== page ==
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LED noise question

Old 11-29-2017, 11:59 AM
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Default LED noise question

I am thinking of replacing my navigation lights with LED's. I want to replace the old style incandescent bulbs with the LED's that plug right in. I have heard that they can cause interference with other electronics such as MFD's and radio's. Has anyone had any experience with this?
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Old 11-29-2017, 12:29 PM
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I replaced ALL the incandescent bulbs on my boat. A few of the LEDs came from reputable suppliers, but most were via eBay.

I've had zero problems on my boat related to this change in the bulbs.
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Old 11-29-2017, 02:04 PM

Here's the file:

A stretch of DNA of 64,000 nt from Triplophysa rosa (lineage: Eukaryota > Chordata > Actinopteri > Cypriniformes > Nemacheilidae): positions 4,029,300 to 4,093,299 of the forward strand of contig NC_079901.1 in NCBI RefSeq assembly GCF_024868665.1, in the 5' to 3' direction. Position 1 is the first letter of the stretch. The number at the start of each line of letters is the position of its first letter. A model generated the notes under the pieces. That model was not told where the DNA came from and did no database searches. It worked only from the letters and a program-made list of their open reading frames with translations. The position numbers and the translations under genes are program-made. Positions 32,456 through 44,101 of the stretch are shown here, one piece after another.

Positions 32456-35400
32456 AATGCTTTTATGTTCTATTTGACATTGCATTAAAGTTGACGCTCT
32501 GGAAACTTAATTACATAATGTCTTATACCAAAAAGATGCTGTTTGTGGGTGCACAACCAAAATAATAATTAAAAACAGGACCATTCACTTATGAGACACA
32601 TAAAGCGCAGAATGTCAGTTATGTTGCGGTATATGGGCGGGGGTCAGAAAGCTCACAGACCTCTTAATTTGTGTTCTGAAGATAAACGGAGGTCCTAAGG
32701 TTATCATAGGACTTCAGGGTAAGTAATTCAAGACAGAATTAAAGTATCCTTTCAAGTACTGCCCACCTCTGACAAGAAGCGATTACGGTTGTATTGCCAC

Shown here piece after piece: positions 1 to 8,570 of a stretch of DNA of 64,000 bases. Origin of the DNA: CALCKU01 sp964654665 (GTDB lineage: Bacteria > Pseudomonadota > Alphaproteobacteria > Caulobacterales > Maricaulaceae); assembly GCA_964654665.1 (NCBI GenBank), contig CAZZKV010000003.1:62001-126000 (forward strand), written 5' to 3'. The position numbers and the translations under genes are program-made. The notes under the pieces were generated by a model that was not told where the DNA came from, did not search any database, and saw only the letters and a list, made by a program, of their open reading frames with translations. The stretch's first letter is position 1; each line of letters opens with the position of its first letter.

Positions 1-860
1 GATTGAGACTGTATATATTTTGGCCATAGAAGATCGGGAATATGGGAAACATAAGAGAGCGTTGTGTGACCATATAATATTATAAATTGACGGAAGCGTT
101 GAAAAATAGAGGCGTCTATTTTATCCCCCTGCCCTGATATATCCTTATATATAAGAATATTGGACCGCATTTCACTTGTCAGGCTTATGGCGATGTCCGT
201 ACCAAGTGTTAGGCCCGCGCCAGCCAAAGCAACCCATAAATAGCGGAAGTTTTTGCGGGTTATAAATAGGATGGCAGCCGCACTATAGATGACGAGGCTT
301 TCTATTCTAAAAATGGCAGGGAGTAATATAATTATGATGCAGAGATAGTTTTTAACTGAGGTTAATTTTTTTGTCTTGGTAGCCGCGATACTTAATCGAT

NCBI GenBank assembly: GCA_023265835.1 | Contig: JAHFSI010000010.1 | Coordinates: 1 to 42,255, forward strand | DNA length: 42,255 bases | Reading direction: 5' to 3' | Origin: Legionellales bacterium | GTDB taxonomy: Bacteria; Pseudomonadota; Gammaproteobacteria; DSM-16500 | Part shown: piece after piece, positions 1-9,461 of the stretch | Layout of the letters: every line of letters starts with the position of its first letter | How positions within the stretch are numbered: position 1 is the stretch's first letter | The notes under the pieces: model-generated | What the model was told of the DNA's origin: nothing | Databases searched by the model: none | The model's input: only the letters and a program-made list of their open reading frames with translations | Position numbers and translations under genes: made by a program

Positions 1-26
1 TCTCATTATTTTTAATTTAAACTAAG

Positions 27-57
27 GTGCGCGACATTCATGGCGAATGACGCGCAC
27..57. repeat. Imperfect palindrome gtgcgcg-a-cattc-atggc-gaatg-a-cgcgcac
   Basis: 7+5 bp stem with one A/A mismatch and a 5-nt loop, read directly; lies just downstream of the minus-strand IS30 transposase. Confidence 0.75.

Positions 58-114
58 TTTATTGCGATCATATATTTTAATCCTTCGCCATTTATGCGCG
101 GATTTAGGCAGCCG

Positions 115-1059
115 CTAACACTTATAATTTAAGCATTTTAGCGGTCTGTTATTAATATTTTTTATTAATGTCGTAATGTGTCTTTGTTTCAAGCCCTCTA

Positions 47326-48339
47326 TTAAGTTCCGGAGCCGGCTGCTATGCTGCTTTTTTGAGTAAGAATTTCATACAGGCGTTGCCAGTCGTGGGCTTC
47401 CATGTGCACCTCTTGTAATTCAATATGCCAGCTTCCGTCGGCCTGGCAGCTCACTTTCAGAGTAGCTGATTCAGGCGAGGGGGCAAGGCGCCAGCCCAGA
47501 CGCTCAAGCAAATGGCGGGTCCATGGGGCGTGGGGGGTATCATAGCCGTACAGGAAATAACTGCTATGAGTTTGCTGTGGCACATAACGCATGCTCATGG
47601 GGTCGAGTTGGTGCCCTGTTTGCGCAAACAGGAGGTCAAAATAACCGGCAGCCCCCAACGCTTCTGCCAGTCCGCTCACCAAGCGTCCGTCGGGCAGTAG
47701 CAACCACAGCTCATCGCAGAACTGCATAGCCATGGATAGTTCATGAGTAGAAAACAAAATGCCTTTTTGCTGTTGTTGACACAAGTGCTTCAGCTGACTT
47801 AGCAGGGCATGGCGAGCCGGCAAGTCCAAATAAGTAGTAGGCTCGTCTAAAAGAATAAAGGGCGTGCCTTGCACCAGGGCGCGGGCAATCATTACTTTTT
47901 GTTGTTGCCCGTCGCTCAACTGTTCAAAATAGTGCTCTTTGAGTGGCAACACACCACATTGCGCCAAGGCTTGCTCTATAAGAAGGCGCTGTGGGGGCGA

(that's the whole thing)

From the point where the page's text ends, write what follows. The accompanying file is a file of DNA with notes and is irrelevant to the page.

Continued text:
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Ic you have truble with noise from led's i would try placeing a large electrolytic capacitor on the mains to filter out the noise. This would also help when a large load starts up such as a pump, amp or the motor.
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Old 11-29-2017, 06:42 PM
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They would have to be very leaky in terms of the driver. That and a bad non isolated ground. Also shore power with a charger can make them put out noise but again its fixable.
Caps can help but you have to be careful. If you arent running an engine and the caps discharges it will have a tough time replenishing as there is no recharge taking place. No issue on a car because of large alts always on but its the reason they are no seen on a boat.